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Operational Technology, the Often Overlooked Technology in the Industrial IoT




Operational Technology.pngMuch of the discourse around the Industrial Internet of Things (IIoT) focuses on Information Technology (IT) aspects. That is, bringing data center-level compute closer to the edge (Edge Computing1), controlling and securing the data from devices, implementing real-time analytics via machine learning –in a system that manages networks, devices, data and applications.

It’s clear that IT is critical for any type of organization. IT provides the tools and infrastructure necessary to produce what I see as three types of insights from the IoT: business insights, engineering insights, and scientific insights, each promoting innovation and efficiencies. However, for industries such as manufacturing, utilities, oil & gas, transportation or automotive, there is an equally important technology that is many times overlooked in the IT-centric community: Operational Technology2 (OT).

Simply put, OT includes any hardware and software used to sense and capture data, and control the behavior of “things” and devices or an entire industrial control system. OT is responsible for not only acquiring the analog sources of data from sensors, but also in charge of digitizing it so it can be processed by IT. OT is also responsible for monitoring and communicating with other devices, with the goal of taking programmable actions and automatically controlling machinery that maximize efficient use.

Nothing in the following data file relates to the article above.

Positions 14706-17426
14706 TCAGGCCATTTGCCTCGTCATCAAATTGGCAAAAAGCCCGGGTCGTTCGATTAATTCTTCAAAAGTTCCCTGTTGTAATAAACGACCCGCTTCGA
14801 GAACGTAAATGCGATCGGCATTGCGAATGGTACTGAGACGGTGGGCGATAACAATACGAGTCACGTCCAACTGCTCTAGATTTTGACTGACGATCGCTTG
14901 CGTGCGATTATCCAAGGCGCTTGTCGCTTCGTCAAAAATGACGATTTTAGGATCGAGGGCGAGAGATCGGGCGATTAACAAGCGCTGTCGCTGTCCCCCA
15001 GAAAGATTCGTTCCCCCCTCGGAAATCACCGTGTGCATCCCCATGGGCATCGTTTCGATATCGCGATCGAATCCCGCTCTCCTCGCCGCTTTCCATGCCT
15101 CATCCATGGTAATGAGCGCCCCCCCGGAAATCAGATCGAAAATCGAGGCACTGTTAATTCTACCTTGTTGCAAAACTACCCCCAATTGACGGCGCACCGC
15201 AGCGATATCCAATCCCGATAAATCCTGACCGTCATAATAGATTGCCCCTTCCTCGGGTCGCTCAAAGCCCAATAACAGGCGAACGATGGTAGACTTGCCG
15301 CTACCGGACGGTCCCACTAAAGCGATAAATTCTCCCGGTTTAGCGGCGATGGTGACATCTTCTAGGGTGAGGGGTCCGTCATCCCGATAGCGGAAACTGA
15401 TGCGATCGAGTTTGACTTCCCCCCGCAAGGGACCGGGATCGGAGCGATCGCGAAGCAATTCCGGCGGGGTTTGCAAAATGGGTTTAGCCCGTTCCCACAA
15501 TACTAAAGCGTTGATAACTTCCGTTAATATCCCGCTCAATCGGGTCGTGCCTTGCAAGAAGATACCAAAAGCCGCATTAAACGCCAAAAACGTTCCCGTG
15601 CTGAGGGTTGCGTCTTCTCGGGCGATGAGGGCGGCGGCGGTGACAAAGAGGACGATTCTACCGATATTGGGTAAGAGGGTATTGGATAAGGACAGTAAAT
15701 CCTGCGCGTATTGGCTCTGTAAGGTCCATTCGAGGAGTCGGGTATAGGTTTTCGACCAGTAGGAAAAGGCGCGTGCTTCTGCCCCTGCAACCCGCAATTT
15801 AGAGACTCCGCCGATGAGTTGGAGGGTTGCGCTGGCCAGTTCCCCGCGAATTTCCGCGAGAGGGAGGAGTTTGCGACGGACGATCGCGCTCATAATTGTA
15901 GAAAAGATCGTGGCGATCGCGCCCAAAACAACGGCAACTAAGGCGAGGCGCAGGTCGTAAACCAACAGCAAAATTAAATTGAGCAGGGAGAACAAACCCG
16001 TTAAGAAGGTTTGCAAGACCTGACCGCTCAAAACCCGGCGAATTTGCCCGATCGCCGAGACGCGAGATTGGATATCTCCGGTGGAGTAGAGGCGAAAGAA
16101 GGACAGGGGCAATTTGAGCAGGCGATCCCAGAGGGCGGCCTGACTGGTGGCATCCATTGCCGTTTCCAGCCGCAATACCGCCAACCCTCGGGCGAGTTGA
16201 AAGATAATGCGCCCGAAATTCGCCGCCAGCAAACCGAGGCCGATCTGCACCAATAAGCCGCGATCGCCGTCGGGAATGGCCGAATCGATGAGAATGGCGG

Many things in the Industrial IoT must be controlled and actuated to optimize their performance, direct their activity, or quiesce in emergency situations. As an example, a jet turbine has several embedded sensors that capture troves of analog data from engine performance, such as fuel usage, thrust, aerodynamic resistance, etc. These sensors also collect analog data surrounding the turbine such as temperature, humidity, and elevation. OT equipment can collect Terabytes of this analog data from all of these sensors and converts into digital data for analysis.

To process and analyze massive volumes of data in real time, IT systems must efficiently complement and interface with OT. This is where IT at the IoT edge becomes essential. Instead of storing the data for after-flight analysis, IT at the IoT edge affords heavy compute power that is required to process, analyze and produce insights in real time, during flight, where the jet engine is. This, in turn, enables the navigation system to automatically control and make adjustments in order to maximize engine and fuel efficiency during flight.

The convergence of IT & OT is driving the digital transformation of industries

ying yang.jpgIn today’s world, industrial companies have external economic, social, market and technology trends compelling them to evolve into digital companies. GE’s CEO Jeff Immelt captured3 the essence of this deep digital transformation facing manufacturing today: “If you went to bed last night as an industrial company, you’re going to wake up today as a software and analytics company.”